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MTEAM: How did you approach talking to Verona about FOXG1 and what having a sister with special needs would mean for your family? Any advice for other parents who are about to talk to their own children about a younger sibling who is born with special needs?
EH:
Avalon didn’t get her FOXG1 Syndrome diagnosis until September 2018 when she was 17-months-old. Before we had a diagnosis, Verona could see firsthand that Avalon was unique as her constitution revealed itself over time. Verona doesn’t have other siblings to compare Avalon to, so she sees and values Avalon just the way she is and rolls with all her ups and downs. I think the hardest part has been helping Verona to understand Avalon’s seizures. Verona has woken up in the morning to the sound of fire trucks and ambulances and paramedics descending upon our house to help Avalon because she’s had a bunch of seizures. Avalon’s seizures first started happening when she was 14-months-old, and it was scary for everyone, especially because I would have to leave with Avalon in an ambulance and sometimes not return home for several days. We have always welcomed Verona to ask us any questions she might have about Avalon, and we also encourage her to feel all of her feelings about having a medically complex, disabled sibling – including feelings of anger or resentment or disappointment. It’s not easy having a sibling who requires an extraordinary amount of time and attention, and we always try to acknowledge that with Verona.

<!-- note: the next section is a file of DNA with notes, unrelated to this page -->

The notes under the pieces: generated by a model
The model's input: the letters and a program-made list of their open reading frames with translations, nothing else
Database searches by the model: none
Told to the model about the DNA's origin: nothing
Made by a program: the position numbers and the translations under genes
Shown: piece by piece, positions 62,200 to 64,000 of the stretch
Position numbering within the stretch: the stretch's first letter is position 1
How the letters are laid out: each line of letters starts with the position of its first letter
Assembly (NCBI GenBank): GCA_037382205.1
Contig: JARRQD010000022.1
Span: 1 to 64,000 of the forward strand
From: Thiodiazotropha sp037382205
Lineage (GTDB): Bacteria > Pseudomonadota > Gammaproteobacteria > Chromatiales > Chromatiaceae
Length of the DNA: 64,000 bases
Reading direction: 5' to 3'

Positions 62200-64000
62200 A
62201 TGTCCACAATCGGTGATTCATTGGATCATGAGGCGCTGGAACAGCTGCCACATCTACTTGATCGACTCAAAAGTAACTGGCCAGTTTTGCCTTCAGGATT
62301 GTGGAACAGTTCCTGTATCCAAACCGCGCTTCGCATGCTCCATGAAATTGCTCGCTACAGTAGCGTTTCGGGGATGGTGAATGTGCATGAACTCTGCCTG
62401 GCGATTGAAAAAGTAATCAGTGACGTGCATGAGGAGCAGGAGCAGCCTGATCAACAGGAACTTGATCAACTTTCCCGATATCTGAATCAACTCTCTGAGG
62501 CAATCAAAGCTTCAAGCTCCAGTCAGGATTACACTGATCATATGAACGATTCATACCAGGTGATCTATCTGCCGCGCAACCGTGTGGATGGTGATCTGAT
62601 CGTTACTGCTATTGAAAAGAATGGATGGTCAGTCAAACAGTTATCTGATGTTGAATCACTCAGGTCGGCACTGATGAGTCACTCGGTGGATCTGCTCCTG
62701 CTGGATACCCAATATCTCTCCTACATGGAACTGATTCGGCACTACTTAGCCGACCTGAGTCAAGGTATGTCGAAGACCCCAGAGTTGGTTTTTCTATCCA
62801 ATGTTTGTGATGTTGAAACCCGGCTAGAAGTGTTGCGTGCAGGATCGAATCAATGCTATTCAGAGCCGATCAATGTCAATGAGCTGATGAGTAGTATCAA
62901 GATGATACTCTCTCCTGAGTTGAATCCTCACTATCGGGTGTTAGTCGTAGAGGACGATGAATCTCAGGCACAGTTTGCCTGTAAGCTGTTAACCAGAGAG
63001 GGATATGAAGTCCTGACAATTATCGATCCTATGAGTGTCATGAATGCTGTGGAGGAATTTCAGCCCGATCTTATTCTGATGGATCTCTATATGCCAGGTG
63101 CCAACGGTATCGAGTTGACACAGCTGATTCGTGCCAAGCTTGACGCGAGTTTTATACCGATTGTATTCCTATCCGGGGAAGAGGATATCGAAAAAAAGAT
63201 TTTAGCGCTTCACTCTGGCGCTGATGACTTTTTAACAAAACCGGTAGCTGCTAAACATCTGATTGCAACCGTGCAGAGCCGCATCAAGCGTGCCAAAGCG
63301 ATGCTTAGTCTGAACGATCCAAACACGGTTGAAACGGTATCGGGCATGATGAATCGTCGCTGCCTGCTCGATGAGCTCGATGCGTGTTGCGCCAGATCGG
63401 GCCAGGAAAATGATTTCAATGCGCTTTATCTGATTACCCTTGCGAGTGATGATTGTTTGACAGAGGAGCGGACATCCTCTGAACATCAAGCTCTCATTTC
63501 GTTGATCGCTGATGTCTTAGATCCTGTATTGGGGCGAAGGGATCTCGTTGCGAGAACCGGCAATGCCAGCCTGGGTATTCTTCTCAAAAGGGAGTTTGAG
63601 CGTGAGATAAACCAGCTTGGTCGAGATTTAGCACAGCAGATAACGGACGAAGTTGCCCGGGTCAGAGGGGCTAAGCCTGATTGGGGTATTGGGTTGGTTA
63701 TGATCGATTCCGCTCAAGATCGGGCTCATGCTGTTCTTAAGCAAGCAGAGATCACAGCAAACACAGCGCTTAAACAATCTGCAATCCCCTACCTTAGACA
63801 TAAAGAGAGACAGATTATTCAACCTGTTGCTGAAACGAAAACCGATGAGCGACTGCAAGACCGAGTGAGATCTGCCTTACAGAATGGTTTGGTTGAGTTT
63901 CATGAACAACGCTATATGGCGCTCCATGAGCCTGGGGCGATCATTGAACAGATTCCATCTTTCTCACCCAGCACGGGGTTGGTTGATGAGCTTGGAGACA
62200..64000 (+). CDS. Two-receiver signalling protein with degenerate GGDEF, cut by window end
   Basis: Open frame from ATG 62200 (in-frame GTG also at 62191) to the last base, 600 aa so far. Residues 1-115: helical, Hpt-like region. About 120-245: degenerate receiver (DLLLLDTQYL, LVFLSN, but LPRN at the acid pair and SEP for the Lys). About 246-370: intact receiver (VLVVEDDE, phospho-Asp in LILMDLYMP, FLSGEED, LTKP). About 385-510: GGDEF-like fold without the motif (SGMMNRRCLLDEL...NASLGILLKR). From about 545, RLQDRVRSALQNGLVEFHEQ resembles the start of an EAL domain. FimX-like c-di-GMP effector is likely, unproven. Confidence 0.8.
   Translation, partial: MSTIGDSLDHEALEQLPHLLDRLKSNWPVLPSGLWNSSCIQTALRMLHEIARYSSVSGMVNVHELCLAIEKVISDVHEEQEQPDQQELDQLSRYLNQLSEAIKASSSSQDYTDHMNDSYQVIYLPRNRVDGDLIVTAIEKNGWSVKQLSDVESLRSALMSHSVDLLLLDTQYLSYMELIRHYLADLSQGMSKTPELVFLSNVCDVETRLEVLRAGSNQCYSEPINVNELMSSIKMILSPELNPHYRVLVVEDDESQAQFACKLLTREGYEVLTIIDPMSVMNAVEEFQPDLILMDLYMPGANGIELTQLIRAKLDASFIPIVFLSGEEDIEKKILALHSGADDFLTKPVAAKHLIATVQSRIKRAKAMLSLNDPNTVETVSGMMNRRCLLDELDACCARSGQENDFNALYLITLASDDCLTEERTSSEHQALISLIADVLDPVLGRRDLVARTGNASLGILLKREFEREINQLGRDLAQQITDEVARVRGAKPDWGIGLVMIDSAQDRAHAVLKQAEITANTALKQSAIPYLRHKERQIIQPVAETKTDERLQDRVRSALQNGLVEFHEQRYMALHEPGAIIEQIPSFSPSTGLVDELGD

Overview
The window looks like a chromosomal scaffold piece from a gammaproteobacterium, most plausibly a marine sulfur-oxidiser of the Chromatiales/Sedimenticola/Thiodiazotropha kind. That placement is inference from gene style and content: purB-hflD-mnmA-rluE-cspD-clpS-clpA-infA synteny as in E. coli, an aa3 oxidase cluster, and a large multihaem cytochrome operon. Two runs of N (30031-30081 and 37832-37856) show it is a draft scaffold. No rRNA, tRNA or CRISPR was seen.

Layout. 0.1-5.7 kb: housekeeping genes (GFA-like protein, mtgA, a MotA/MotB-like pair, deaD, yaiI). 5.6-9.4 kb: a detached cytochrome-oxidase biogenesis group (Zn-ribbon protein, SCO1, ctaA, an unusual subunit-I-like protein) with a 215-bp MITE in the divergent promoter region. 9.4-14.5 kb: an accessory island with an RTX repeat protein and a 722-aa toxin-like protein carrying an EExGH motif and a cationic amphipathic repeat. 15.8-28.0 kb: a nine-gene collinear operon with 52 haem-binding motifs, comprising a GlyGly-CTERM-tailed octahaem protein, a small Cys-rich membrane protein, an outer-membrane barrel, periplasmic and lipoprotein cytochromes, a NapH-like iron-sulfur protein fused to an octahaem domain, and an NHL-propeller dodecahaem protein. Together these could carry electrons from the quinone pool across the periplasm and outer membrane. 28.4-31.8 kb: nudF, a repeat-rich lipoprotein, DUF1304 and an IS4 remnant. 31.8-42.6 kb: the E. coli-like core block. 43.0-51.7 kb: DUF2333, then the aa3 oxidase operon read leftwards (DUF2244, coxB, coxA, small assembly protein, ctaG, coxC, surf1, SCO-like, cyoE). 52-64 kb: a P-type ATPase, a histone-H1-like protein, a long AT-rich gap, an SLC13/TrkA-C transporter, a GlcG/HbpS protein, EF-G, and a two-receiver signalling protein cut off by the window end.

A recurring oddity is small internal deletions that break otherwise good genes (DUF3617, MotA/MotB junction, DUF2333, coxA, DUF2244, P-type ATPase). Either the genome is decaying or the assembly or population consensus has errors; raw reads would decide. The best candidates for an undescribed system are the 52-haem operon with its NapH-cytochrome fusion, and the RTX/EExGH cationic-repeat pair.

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Avalon - FOXG1.JPG
 

MTEAM: What have been some of your biggest challenges you’ve faced along your journey with Avalon so far?
EH:
Avalon’s epilepsy is definitely a big challenge, because we have zero predictability for when her seizures might happen. The longest we have gone so far between breakthrough seizures is five months. We are still trying to determine what, if anything, triggers them. I wish we could stop her seizures at home, but so far when Avalon has seizures it requires hospitalization to get them under control. Case in point – Avalon woke up on the morning of Verona’s 7th birthday party day and started having intense breakthrough seizures. Avalon and I ended up missing Verona’s party because we had to transfer by ambulance to Boston Children’s Hospital. Our other biggest challenge is keeping Avalon’s reflux and digestive issues in check. She struggles with gastric motility because having low muscle tone also affects her intestines. When Avalon is constipated or having a bad reflux episode, she is 100% miserable. It makes feeding Avalon more difficult because she doesn’t want to eat or drink. It is stressful and frustrating and heartbreaking because we all just want Avalon to feel better fast.

 
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MTEAM: What do you love about being Avalon’s mom?